Like many Tuscan wines, Vine Nobile is made primarily from Sangiovese. Sangiovese is Italy’s most widely planted grape varietal, and it is far and away the dominant varietal in central Italy. But Sangiovese varies from area to area – in actuality, there are a myriad of clones of the Sangiovese varietal which possess different characteristics and flourish in different climates. The wines of Montepulciano showcase the local clone of Sangiovese, Prugnolo gentile. This Prugnolo Sangiovese can be the only varietal used, or it can be blended with Canaiolo Nero and small amounts of other local varieties such as Mammolo. The wine is aged in oak barrels for 2 years; it earns riserva designation if it is aged for three years.
One of our favorite stops to learn more about Vino Nobile (and taste, of course) is the winery of Avignonesi. The winery, first established in 1974, is named after the Avignonesi family, the founders of the original estate. In 2009, Avignonesi was acquired by Virginie Saverys who has since introduced organic and biodynamic farming methods to produced distinctive wines that reflect the true character of the local grapes, and the region’s terroir. She has also acquired additional vineyards and invested in a state-of-the-art winemaking facility in Montepulciano.
“We believe that the life force of the earth and the uniqueness of our terroir are at the heart of our brand. Avignonesi is reborn from the soil of our vineyards with each vintage in wines that mirror the subtle flavors of the site and the special traits of each year. Our wines express the richness and beauty of the Montepulciano territory. We respect the heritage of Montepulciano, where Sangiovese wines have been produced for centuries, and we wish to contribute to its future by being the finest representative of its heritage that we can be.”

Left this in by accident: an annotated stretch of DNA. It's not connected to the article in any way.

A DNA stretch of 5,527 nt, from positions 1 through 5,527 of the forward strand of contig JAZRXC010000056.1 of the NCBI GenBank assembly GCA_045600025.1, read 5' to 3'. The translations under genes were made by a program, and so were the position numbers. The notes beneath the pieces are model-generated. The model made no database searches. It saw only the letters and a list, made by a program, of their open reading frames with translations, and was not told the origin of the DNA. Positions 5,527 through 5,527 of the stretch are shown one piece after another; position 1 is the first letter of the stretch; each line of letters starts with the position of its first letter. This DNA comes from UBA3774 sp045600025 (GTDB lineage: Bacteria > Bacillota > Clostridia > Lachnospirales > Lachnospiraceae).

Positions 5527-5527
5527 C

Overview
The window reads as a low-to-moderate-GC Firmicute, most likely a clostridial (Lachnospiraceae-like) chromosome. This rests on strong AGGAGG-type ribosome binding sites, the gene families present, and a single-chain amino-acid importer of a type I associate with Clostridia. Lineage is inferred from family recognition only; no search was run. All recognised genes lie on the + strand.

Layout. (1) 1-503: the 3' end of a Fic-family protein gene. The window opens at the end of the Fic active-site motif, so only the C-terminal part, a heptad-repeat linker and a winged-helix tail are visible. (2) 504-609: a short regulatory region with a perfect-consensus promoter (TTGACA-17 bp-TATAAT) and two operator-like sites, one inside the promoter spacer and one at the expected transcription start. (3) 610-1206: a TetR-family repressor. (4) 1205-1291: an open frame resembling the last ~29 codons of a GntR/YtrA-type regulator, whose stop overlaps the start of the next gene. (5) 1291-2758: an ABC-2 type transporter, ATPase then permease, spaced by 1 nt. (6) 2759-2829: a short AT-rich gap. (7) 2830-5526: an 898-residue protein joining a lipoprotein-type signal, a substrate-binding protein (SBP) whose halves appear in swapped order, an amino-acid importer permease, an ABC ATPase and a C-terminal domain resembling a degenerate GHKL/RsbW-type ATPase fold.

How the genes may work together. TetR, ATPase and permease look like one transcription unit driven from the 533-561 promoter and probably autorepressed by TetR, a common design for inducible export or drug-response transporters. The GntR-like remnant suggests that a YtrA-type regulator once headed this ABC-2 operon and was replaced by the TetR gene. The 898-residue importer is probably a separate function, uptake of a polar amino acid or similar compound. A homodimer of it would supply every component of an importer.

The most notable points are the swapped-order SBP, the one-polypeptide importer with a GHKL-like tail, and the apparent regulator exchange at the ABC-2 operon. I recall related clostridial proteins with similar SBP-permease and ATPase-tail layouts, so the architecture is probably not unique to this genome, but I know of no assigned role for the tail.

Avignonesi is currently using sustainable farming methods in all 200 hectares of vineyards., and is on track to be granted full organic certification in 2106. But their dedication to natural cultivation does not stop there, they now employ biodynamic farming that integrates local flora and fauna and biodiversity to protect the vine through strengthening its natural defense system and making its growing habitat as healthy and nourishing as possible. “Green” manure is grown in the rows between the vines, including plants like mustard, vetch, rocket, field beans, and grasses, which are eventually mulched into the soil. While growing, the network of roots loosens the soil, aerating it, making it looser and protecting it against erosion. This biodiversity of flora encourages the proliferation of insects and microorganisms that help the vines to thrive.
In addition, Avignonesi employs two biodynamic preparations that they produce to nourish their vines, one cow manure based, the other ground quartz, both of which are matured for several months in cow horns buried underground. No shortcuts taken here!
We enjoyed the opportunity to appreciate the fruits of their careful labor on a recent cycling tour. Our tasting include four of their most impressive wines, all of which are hard to come by in the US.